Holy fuck, I’m stoned. There is a full moon over the harbor of Alexandria and I’m awash in hash. Smoked in a café, which was the only free-ish spot before the intifada. I couldn’t take my eyes of those seated around the table. They all refer to themselves as ‘FrancoArabas’ – a term proudly invented for the young and rebellious bastard children of the metropolis. I didn’t have my tape recorder, so I retain only chunks.
The Egyptian revolution will forever be known to have been January 25th. But here, it was the 24th. On the day meant to celebrate the police. A month previous, a pig killed a student and so a protest was marked for the 24th, I’m told there was a Facebook page. In the lead up to that day, there were many scuffles with the police who were increasing nervous watching the fate of their colleagues in Tunisia. Finally comes the 24th and all hell breaks lose. Hand-to-hand combat quickly escalates into armed confrontation. ‘We fire all the police stations’ (save one) and over the next three days the government buildings, courthouses, ticket office – are all fired. Three million people took power into the streets; they construct mass encampments and create food and supply lines for this people’s army. The politicos parachute in and attempt to claim the intifada as their own. Most especially – the Muslim Brotherhood is despised by many for being collaborators with the regime. On site, the FrancoArabas agitate against their xenophobia, ‘We are all Muslim, Christian, Jew, gays – we are the people and the people make the revolution.’ The police are forced off the street and the army reluctantly sides with the popular counterpower.
The police have only just started seeping back in, in small numbers doing symbolic tasks – one such cop who killed, was himself beaten to death, stripped naked and left in the street. ‘they are scared now, before they beat us, now we kick over their motorcycles!’ none of the FrancoArabas voted; ‘we will wait and see’. ‘We fought to change the system, not the government.’ Shit, I heard so much more then this, but the hash has done me in, and now it’s the moon I cant take my eyes off.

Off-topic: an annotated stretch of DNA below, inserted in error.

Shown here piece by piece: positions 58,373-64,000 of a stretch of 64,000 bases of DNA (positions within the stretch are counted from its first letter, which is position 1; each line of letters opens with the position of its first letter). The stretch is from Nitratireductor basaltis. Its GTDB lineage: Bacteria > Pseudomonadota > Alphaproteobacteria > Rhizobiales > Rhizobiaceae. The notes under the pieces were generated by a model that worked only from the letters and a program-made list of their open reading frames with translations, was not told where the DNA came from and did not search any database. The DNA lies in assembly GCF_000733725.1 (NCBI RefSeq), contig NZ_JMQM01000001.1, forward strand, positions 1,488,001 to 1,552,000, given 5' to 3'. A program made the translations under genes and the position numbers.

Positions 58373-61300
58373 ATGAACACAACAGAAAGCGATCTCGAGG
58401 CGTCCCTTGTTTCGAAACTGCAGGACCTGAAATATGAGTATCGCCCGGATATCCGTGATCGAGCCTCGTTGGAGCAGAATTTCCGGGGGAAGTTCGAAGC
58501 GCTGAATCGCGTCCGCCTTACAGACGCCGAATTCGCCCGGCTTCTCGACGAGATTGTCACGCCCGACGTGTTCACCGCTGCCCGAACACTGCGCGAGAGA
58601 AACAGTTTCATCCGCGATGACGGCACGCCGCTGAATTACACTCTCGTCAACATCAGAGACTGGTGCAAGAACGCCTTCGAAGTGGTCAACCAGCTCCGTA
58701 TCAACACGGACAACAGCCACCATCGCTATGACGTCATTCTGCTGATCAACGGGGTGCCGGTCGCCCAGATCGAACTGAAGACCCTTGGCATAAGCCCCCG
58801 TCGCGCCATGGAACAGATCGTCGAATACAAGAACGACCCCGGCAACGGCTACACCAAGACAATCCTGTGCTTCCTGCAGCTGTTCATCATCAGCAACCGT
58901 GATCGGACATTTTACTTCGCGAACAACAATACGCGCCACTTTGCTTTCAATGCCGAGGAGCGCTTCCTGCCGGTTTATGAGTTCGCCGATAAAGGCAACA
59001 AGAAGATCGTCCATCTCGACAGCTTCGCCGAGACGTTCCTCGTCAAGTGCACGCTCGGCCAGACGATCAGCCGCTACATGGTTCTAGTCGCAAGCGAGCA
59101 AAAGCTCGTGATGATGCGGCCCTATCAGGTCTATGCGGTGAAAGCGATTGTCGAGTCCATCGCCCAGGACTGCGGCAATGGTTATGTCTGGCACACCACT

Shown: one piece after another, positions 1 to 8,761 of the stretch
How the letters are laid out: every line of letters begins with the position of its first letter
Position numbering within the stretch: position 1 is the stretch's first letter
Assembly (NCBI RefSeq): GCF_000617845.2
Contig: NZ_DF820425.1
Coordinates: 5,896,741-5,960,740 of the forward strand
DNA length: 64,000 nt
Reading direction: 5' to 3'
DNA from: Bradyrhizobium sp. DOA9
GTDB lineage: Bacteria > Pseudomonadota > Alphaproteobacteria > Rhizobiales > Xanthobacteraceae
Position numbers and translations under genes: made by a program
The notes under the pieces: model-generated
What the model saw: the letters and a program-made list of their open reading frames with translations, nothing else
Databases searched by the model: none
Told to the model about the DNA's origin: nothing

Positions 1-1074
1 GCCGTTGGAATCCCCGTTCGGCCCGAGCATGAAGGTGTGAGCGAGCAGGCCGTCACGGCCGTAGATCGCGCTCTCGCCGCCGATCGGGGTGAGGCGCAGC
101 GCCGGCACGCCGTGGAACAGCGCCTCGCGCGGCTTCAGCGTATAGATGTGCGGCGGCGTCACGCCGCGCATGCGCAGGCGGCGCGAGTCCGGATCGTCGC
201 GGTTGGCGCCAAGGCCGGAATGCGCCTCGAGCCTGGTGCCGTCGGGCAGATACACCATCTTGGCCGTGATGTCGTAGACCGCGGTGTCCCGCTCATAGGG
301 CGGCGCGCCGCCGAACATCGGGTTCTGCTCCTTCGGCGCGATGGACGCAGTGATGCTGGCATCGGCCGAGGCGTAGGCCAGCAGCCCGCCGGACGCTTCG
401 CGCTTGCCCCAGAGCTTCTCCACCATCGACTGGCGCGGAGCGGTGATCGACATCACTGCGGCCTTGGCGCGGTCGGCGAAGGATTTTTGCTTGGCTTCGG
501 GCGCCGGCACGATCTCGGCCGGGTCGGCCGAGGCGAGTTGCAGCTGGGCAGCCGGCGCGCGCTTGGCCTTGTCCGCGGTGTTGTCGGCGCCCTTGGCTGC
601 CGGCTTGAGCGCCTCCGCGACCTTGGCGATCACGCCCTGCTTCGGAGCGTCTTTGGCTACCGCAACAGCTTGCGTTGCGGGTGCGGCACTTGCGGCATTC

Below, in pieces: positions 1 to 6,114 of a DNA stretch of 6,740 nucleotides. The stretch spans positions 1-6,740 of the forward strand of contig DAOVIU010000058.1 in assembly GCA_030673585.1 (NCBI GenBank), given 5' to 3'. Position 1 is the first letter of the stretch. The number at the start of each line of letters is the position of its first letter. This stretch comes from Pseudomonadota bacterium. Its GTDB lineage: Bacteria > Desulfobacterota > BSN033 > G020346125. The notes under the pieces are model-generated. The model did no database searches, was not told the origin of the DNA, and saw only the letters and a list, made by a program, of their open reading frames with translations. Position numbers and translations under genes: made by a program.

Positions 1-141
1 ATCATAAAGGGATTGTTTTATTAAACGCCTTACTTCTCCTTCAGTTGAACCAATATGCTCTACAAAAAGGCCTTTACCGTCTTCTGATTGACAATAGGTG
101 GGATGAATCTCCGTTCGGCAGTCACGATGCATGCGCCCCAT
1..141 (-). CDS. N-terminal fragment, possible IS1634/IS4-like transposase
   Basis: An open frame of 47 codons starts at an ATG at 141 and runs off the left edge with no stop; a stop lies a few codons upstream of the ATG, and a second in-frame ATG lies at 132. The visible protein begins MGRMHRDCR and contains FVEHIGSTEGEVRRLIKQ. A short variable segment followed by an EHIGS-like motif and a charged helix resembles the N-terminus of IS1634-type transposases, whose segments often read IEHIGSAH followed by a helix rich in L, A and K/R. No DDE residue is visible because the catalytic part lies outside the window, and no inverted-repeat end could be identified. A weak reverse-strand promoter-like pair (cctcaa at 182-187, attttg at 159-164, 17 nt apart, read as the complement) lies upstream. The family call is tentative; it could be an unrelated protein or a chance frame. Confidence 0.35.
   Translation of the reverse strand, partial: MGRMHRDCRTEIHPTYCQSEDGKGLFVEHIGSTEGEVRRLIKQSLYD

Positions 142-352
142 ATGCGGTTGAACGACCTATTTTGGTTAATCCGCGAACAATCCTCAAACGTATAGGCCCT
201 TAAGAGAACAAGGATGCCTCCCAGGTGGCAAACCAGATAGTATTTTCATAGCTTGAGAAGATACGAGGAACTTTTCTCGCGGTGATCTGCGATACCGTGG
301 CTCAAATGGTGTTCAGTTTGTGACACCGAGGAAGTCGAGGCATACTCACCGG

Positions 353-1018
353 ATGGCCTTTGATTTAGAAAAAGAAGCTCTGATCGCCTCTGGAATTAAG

On the outstretches of Cairo are two shatter zones which are refuge to many who have fled oppression in the south. Beside the City of the Living and the Dead – named so because in and amongst the tombs live twenty thousand families; is Garbage City – called so because one hundred thousand live in and amongst mountains of garbage, sorting, recycling and reusing. Garbage City symbolizes two ways this collapse of civilization is gonna go: easily put – Fascism or Egalitarianism.
A few weeks ago there was a massacre here. The repressive relationship between factions of Muslims and Christians exploded and led to the killings of many, shot in the heads and in the hearts, and the injuring of hundreds. The single event in a long history of blood vengeance was explained to me by a local. A love affair between a Christian man and a Muslim women led the Muslim father to beat his daughter almost to death. Having not killed her, he was in turn killed by his relatives. As this ‘feud’ continued, a group of Muslims broke off and attacked a Christian church, destroying it with hammers in front of the community. Following this – members of the community went to Cairo to protest the complicity of the police and military. At this time provocateurs spread the lie that Christians had burnt down the mosque and attacked Muslim women. This incited the massacre and targeted raping of the Christians of Garbage City.
There have been nightly attacks since. I’m shown bullet holes in homes and the sabotage of the water drains. I am introduced to men who were shot and young woman who were raped. Scores of people surround me with events being translated incompressibility. They believe I’m with somebody that will help them. The mother apologies to me when I have to suppress weeping while hearing the story of her raped daughter who has returned with a soda for me to drink.
Many Zabbaleen (literally, garbage collectors) went to Tahrir Square in revolt. I ask if they have faith in the revolution to bring justice. Each I ask, shrug and say it’s in the hands of god.